‘A punchy and provocative book . . . WTF? is an insightful and heartfelt plea, daring us to reimagine a better economy and society.’ Financial Times
Renowned as ‘the Oracle of Silicon Valley’, Tim O’Reilly has spent three decades exploring the world-transforming power of information technology. Now, the leading thinker of the internet age turns his eye to the future – and asks the questions that will frame the next stage of the digital revolution:
· Will increased automation destroy jobs or create new opportunities?
· What will the company of tomorrow look like?
· Is a world dominated by algorithms to be welcomed or feared?
· How can we ensure that technology serves people, rather than the other way around?
· How can we all become better at mapping future trends?
Tim O’Reilly’s insights create an authoritative, compelling and often surprising portrait of the world we will soon inhabit, highlighting both the many pitfalls and the enormous opportunities that lie ahead.
‘Tim O’Reilly has been at the cutting edge of the internet since it went commercial.’ New York Times
‘O’Reilly’s ability to quickly identify nascent trends is unparalleled.’ Wired
What is the future when an increasing number of jobs can be performed by intelligent machines instead of people, or done only by people in partnership with those machines? What happens to our consumer based societies—to workers and to the companies that depend on their purchasing power? Is income inequality and unemployment an inevitable consequence of technological advancement, or are there paths to a better future? What will happen to business when technology-enabled networks and marketplaces are better at deploying talent than traditional companies? How should companies organize themselves to take advantage of these new tools? What’s the future of education when on-demand learning outperforms traditional institutions? How can individuals continue to adapt and retrain? Will the fundamental social safety nets of the developed world survive the transition, and if not, what will replace them?
O'Reilly is "the man who can really can make a whole industry happen," according to Eric Schmidt, Executive Chairman of Alphabet (Google.) His genius over the past four decades has been to identify and to help shape our response to emerging technologies with world shaking potential—the World Wide Web, Open Source Software, Web 2.0, Open Government data, the Maker Movement, Big Data, and now AI. O’Reilly shares the techniques he's used at O’Reilly Media to make sense of and predict past innovation waves and applies those same techniques to provide a framework for thinking about how today’s world-spanning platforms and networks, on-demand services, and artificial intelligence are changing the nature of business, education, government, financial markets, and the economy as a whole. He provides tools for understanding how all the parts of modern digital businesses work together to create marketplace advantage and customer value, and why ultimately, they cannot succeed unless their ecosystem succeeds along with them.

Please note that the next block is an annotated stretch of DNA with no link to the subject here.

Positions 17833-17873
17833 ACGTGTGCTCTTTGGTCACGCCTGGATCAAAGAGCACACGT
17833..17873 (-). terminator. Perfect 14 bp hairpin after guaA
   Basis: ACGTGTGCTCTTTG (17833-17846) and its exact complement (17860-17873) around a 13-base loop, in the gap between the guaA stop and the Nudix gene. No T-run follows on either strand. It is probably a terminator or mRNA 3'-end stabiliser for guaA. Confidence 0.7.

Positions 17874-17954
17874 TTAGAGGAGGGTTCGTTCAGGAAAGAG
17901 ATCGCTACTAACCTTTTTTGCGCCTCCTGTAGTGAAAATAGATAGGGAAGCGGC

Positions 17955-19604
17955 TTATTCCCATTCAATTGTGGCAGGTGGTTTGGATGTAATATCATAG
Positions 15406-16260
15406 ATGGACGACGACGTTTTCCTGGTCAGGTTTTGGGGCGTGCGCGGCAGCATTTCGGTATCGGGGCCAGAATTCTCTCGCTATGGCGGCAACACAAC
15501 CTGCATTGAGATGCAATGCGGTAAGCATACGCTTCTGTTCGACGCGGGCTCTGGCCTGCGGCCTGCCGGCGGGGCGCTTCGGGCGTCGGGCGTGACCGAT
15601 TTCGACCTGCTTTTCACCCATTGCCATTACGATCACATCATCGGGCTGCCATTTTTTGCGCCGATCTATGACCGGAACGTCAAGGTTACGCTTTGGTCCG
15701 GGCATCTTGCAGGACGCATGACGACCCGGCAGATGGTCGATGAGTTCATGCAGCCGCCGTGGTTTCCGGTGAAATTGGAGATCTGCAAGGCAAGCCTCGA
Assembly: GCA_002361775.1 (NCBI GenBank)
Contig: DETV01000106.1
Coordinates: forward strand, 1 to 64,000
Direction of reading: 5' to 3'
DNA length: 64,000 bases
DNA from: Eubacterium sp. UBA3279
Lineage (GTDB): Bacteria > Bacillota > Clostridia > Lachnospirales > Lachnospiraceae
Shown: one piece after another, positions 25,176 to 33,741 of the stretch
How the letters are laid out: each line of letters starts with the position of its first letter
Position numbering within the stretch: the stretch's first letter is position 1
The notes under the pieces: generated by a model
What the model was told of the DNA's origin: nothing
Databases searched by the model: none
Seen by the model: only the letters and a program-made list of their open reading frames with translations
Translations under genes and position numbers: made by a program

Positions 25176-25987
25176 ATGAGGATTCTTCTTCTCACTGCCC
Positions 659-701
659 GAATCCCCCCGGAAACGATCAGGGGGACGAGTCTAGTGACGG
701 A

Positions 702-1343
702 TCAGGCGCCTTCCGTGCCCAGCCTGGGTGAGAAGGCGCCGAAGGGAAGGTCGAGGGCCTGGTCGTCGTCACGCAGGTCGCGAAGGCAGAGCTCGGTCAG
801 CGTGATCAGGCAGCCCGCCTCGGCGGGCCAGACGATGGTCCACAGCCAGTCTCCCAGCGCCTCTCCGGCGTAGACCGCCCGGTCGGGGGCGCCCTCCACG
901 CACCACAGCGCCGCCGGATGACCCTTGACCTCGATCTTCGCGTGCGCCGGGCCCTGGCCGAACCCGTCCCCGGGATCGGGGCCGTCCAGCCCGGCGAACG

The core of the book's call to action is an exhortation to businesses to DO MORE with technology rather than just using it to cut costs and enrich their shareholders. Robots are going to take our jobs, they say. O'Reilly replies, “Only if that’s what we ask them to do! Technology is the solution to human problems, and we won’t run out of work till we run out of problems." Entrepreneurs need to set their sights on how they can use big data, sensors, and AI to create amazing human experiences and the economy of the future, making us all richer in the same way the tools of the first industrial revolution did. Yes, technology can eliminate labor and make things cheaper, but at its best, we use it to do things that were previously unimaginable! What is our poverty of imagination? What are the entrepreneurial leaps that will allow us to use the technology of today to build a better future, not just a more efficient one? Whether technology brings the WTF? of wonder or the WTF? of dismay isn't inevitable. It's up to us!